A relentlessly experimental chef needs to know what he's doing, a friend who had worked at the Fat Duck was telling me last night at a soothingly familiar Italian supper (even if in very sleek surroundings and with jarring lashings of butter dressing the pasta). The Fat Duck, of course, is one of the international landmarks of pushing-the-boundaries cooking. I'll try to get him to recount here some of his stories of what he watched Heston Blumenthal, the former enfant-terrible chef and owner, put into his dishes in merry and defiant ignorance (my words, not his! and to be fair, Blumenthal has showed in his books that he too has a healthy love and understanding of classic Italian food, whatever he makes at his restaurant).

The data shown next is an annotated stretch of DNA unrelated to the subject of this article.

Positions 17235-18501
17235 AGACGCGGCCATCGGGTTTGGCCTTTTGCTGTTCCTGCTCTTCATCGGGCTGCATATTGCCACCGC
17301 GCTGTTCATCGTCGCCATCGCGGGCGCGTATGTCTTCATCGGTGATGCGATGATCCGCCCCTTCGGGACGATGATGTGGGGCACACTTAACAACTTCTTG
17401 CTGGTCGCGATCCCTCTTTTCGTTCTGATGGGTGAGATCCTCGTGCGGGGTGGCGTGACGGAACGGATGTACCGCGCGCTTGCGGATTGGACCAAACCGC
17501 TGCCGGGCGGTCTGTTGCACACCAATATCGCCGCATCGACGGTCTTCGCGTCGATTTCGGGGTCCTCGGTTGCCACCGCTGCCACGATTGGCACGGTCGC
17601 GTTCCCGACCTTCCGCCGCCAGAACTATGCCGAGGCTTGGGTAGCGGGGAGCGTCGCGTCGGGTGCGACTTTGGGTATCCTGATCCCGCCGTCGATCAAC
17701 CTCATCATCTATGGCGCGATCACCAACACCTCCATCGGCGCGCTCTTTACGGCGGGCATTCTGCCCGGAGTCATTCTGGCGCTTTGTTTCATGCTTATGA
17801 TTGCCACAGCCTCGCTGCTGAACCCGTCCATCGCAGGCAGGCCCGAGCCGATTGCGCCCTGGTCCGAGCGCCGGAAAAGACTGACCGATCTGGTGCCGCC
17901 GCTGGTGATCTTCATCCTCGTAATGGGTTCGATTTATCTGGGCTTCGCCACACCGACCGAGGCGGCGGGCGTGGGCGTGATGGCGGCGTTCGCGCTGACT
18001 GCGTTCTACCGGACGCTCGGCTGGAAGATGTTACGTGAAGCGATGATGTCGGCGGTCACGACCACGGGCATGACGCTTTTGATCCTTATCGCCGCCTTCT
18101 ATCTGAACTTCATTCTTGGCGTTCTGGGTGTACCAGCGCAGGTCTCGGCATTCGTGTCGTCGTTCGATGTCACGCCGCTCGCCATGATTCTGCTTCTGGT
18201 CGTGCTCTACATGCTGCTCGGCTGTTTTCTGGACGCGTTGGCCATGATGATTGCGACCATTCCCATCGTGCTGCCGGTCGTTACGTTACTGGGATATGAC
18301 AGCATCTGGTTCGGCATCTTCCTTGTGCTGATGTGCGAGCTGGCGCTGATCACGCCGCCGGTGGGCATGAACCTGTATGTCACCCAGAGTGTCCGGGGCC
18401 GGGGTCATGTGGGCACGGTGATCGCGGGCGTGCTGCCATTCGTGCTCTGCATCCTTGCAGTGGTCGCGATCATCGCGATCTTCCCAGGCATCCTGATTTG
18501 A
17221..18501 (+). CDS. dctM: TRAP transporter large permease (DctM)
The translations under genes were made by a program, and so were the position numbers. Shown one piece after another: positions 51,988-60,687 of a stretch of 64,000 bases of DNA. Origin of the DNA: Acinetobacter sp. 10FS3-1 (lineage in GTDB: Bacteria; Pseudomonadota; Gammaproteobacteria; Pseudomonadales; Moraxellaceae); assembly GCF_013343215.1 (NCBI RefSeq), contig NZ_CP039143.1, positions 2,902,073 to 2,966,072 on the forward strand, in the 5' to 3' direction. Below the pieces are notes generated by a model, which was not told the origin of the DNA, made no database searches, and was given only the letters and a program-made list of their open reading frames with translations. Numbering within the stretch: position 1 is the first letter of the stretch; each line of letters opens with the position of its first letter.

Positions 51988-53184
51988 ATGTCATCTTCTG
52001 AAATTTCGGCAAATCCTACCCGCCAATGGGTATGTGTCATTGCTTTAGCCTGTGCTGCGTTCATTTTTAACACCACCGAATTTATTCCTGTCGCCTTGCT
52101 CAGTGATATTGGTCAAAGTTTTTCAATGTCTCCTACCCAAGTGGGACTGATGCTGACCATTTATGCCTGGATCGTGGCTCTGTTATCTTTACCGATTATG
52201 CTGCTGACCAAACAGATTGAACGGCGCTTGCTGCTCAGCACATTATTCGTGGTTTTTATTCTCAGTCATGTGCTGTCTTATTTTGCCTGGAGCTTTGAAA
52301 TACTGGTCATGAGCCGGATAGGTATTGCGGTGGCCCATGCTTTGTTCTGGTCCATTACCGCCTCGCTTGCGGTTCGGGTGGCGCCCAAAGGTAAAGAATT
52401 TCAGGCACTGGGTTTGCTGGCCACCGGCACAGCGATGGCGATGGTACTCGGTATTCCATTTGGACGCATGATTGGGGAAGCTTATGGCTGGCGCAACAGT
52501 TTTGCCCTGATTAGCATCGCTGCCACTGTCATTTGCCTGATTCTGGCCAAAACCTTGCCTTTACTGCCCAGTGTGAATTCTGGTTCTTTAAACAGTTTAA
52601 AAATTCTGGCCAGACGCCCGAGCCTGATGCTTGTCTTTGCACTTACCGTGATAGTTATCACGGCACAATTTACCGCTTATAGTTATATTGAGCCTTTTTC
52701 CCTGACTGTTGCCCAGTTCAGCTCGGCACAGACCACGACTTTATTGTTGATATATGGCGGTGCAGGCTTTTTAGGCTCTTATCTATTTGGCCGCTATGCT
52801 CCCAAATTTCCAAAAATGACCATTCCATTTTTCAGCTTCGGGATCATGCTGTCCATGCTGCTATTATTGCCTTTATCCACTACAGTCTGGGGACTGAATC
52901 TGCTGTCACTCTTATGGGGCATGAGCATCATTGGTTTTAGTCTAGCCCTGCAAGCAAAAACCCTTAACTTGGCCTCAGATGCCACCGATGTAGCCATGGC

I responded with an account of how Grant Achatz is the opposite of that, with his rigorous training and experience at the French Laundry, and the concern for flavor that always comes through above the theatrics and ceremony at his Alinea. I didn't dream, though, that I'd learn as much about the thought that goes behind creating that experience, and the attention to every kind of diner, neophyte and seen-it-all professional, Achatz puts into his every plan. Today's post shows that and more, and I'm viewing his series like the reader of a Dickens serial novel, never knowing what's coming next--as, even better, Achatz doesn't know himself.

For exoticism of the kind everyone approves of and travels to find, Maggie Schmitt takes us to breakfast in Tangier, where the familiar mixes with the un- in a natural, time-evolved juxtaposition any Achatz-inspired chef can point to whenever sniffy purists like my friend and me last night start scolding. And then Carol Ann Sayle reminds us in her always-smart, down-to-earth way what's necessary to get anything onto the table: rain.